As such, by union bound over all choices of $(x,y)\in\{0,1\}^n\times\{0,1\}^n$, we have,

$\mathop{\text{Pr}}_{r_1,...,r_t}\left [\exists(x,y)\text{ s.t. } \frac{\sum_{i=1}^tZ(x,y,r_i)}{t}\geq\epsilon+\delta\right ]\leq 2^{2n}\exp(-4n)<2^{2n-4n}<1$

If for all $r_1,...,r_t$, we have "for all $(x,y)\in\{0,1\}^n\times\{0,1\}^n$, $\mathop{\text{Pr}}_{i\leftarrow[t]}\left [\pi(x,y,r_i)\neq f(x,y)\right ]>\epsilon+\delta$", then it must hold that

$\mathop{\text{Pr}}_{r_1,...,r_t}\left [\exists(x,y)\text{ s.t. } \frac{\sum_{i=1}^tZ(x,y,r_i)}{t}\geq\epsilon+\delta\right ]=1$

which contradicts. So there exists such $r_1,...,r_t$.

$\square$.

Remark: Since we only care about communication complexity, thus we don’t care about how to find $r_1,...,r_t$. We could assume that we have infinite local computing resources.

Remark: Newman’s theorem can be seen as a very basic pseudo-random number generator (PSG): We were able to reduce the entire random bits needed by $\pi$ to only $O(\log n + \log (1/\delta))$ bits (and thus communicate it between the players) at the cost of only paying an additive factor of $\delta$ in the algorithm. Note that aside from transforming public coins to private coins, this theorem also implies that any constant-error protocol can be made to work with only $O(\log n)$ bits of randomness.

Definition(Communication cost). The communication cost of a randomized protocol $\pi$ is the worst-case number of bits communicated between Alice and Bob in $\pi$ over any choice of inputs $x,y$ and the randomness of the protocol.

We can view a public coin protocol as a distribution over deterministic protocols obtained by first using the public coins to sample the deterministic protocol and then running the deterministic protocol on the input. As such, we can alternatively define the communication cost of $\pi$ as the maximum communication cost of any deterministic protocol in the support of this distribution.

Definition(Randomized communication complexity). The randomized communication complexity of function $f$ is defined as $R(f)=\min_\pi\|\pi\|$, where $\pi$ ranges over all randomized protocols that can solve $\pi$ with probability of success at least 2/3.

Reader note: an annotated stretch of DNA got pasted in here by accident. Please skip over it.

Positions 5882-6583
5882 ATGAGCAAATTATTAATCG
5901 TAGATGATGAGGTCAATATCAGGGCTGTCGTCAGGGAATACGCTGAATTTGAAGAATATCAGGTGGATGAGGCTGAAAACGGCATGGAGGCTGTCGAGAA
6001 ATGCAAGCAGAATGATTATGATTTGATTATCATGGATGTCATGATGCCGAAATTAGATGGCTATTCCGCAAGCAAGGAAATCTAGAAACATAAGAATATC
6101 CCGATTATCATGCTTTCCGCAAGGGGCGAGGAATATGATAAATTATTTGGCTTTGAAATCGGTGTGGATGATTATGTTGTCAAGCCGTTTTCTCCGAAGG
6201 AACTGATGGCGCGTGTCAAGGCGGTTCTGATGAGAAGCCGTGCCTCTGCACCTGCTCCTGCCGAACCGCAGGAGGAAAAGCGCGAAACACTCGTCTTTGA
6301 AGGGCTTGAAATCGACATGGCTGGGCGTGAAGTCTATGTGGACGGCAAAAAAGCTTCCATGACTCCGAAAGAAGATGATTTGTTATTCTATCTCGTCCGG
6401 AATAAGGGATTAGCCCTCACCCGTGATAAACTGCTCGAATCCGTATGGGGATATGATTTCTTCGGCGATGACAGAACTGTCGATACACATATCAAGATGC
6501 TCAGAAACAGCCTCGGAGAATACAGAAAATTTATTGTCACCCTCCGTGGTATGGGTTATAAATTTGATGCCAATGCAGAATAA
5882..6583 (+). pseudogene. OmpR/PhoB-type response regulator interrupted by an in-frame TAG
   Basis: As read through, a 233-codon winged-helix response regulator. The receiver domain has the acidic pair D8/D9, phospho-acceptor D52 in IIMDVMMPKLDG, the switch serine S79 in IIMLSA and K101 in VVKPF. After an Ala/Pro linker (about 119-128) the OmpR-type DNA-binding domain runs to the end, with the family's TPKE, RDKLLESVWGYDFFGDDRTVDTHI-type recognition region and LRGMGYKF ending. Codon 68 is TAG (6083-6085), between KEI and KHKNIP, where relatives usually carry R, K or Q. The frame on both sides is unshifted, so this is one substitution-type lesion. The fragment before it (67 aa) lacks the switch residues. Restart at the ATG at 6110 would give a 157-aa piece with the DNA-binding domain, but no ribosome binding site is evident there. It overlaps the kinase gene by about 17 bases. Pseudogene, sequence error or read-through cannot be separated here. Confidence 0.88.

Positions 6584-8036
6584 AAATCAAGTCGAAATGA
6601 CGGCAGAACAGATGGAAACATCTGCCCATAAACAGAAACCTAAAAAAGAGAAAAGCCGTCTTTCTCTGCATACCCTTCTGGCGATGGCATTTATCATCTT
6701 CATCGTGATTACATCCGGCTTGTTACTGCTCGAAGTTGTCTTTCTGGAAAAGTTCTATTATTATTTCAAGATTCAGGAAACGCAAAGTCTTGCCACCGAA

Definition. Let $\mu$ be a distribution on inputs $(x, y)$. We define the distributional communication complexity of $f$ over distribution $\mu$ as $D_\mu(f) = \min_\pi\|\pi\|$ where $\pi$ ranges overall deterministic protocols that output the correct answer on inputs sampled from $\mu$ with probability at least 2/3.

Proposition(Yao’s minmax principle). For any communication problem $f:\{0,1\}^n\times\{0,1\}^n\rightarrow\{0,1\}$:

• $D_\mu(f)\leq R(f)$ for all input distributions $\mu$.
• $D_\mu(f)=R(f)$ for some input distribution $\mu$.

Yao’s minimax principle gives us a way of proving lower bounds for randomized protocols by instead considering deterministic ones on random inputs (we typically only use the first part which follows from a simple averaging argument – the second part implies that this approach can always gives us the tightest possible bound if we are able to find the “right” distribution $\mu$).

## # A example: Randomized Communication Complexity of Equality

Algorithm:

1. Generate a public random string $a\in_R\{0,1\}^n$ uniformly at random.
2. Alice send $c=\sum_{i=1}^n a_ix_i\mod 2$ to Bob.
3. Bob also computes $c'=\sum_{i=1}^n a_iy_i\mod 2$, and output $\begin{cases}0&\text{with prob 1/3}\\ \begin{cases}1&c'=c\\0&c'\neq c\end{cases} &\text{with prob 2/3}\end{cases}$.

Analysis:

when $x\neq y$:

$\mathop{\text{Pr}}_{a\sim\{0,1\}^n}\left [\sum_{i=1}^n a_ix_i=\sum_{i=1}^n a_iy_i\mod 2\right ]=\frac{1}{2}$

Thus when $x=y$, with probability $2/3$ Bob outputs 1, and when $x\neq y$ , with probability $1/3+2/3\cdot 1/2=2/3$ Bob outputs 0.

The randomized communication complexity is $O(1)$ since Alice just need to send 1 bit to Bob. And with Newman’s theorem, we can turn the above protocol into a private random protocol.